For those who might not be aware of the 52 Week Challenge (like I was), allow me to break it down to you before going back to Rachel’s story. 52 Week Challenge is both a personal and group challenge, where an individual or a group of individuals give themselves the challenge to save at a regular interval for 52 weeks.

52 Week Challenge is basically about an individual or a group of individuals cumulatively building on savings for 52 weeks. All one needs is to set a target and the 52 Week Challenge will give them the amount they need to save starting from the first week to the 52nd week. For instance, if one wants to save 68,900 shillings (like Rachel), the smallest amount to save will be 50 shillings and the largest amount will stand at 2,600 shillings.

Back to the story of Rachel;

Rachel and her friends wanted to travel the world. They wanted to go to Dubai but they did not have what it takes to travel in terms of finances. “We decided to travel to Dubai around September of 2018. We are both members of a Chama and when the idea of a group 52 Week Challenge didn’t quite make the plans for 2019, we decided to take it up,” she said on her Twitter account.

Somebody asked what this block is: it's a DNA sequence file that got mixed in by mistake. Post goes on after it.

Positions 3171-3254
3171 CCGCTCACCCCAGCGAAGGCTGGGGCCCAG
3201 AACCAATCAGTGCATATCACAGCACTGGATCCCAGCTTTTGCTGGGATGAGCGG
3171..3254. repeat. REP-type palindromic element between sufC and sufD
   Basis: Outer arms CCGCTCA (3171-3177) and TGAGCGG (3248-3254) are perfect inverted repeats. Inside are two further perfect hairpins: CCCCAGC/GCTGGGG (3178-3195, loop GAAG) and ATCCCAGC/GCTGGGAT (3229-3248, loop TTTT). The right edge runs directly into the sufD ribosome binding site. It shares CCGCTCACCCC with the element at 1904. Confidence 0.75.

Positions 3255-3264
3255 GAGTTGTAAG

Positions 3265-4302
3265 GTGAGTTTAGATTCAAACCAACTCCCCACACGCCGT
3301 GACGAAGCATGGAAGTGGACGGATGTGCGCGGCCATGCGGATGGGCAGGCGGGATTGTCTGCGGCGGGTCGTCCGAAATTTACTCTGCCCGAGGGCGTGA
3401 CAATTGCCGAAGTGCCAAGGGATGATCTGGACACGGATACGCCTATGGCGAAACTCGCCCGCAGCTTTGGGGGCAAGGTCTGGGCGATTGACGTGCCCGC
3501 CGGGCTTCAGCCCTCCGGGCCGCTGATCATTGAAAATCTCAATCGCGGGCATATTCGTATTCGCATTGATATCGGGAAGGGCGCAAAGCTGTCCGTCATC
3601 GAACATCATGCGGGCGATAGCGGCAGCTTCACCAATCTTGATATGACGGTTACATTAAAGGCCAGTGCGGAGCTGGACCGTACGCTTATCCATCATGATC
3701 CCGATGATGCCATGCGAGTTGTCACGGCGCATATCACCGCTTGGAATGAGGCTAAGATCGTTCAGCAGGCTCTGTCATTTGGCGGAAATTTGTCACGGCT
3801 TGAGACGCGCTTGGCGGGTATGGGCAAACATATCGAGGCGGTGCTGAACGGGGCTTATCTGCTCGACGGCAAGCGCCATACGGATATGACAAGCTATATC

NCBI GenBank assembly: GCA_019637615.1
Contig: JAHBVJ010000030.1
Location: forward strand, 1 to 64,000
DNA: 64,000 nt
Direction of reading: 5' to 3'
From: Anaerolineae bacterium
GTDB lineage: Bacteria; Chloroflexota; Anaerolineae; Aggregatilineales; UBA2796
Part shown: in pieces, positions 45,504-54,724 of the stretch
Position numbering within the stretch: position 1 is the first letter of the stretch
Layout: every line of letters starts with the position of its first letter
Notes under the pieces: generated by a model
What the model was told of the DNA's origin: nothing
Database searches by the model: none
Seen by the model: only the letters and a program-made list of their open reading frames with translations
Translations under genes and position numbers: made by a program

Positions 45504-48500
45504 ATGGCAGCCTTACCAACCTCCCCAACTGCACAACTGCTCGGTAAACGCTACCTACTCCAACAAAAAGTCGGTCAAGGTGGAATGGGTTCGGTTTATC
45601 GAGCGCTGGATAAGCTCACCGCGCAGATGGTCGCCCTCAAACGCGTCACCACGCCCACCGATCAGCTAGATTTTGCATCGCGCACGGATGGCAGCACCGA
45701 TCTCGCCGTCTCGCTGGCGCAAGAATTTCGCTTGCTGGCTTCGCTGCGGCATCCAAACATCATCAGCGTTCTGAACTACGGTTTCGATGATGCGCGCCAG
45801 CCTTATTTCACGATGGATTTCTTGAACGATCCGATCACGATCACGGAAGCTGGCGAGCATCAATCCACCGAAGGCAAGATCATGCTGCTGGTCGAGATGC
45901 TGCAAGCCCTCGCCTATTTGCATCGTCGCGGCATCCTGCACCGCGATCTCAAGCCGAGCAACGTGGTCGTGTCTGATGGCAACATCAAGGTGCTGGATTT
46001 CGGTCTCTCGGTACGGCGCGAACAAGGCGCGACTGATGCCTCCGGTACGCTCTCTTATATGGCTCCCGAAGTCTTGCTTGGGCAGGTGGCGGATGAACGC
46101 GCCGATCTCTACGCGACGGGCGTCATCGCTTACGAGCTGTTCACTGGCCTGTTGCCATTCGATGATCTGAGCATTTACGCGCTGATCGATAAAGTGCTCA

Rachel says she decided to take up the 52 Week Challenge with her target being 68,900 shillings at the end of the 52 weeks. With this target, it meant Rachel and her friends were to save 50 shillings as the starting capital on Week 1, with the amount increasing by 50 shillings on each additional week. For instance, Week 1, they save 50 shillings, Week 2, they save 100 shillings, increased to 150 shillings on Week 3 and 200 shillings on Week 4. With the amount to be saved increasing at this rate (of 50 shillings on each additional week), on the 52nd week Rachel and her friends saved 2,600 shillings, with the total amount standing at 68,900 shillings.

Below is how Rachel and her friends were saving and how the amount was increasing:

“Saving is about discipline. You need to first know yourself. For instance, how do you react every time you are closer to your money? Do you always feel like spending with no mind of putting something aside? Once you discover yourself in terms of your financial habits, saving becomes part of you,” said Rachel.

According to Rachel, due to her financial flow, she did not choose the option of saving weekly but chose to be saving cumulatively at the end of every month. Let us do the math;

Week 1 – 50

Week 2 – 100

Week 3 – 150

Week 4 – 200

What will be the amount of cash in her M-Shwari account at the end of the first month if she was saving weekly? 500 shillings. This means, cumulatively, she save 500 shillings in month one.

“We chose M-Shwari because it is easy, accessible and flexible. M-Shwari has a locking functionality that enables you to lock your savings as you save at a maturity date that you choose. We both individually used the lock functionality on M-Shwari and set the maturity date to only a few weeks before we were scheduled to travel,” she said.




About Juma

Juma is an enthusiastic journalist who believes that journalism has power to change the world either negatively or positively depending on how one uses it.(020) 528 0222 or Email: info@sokodirectory.com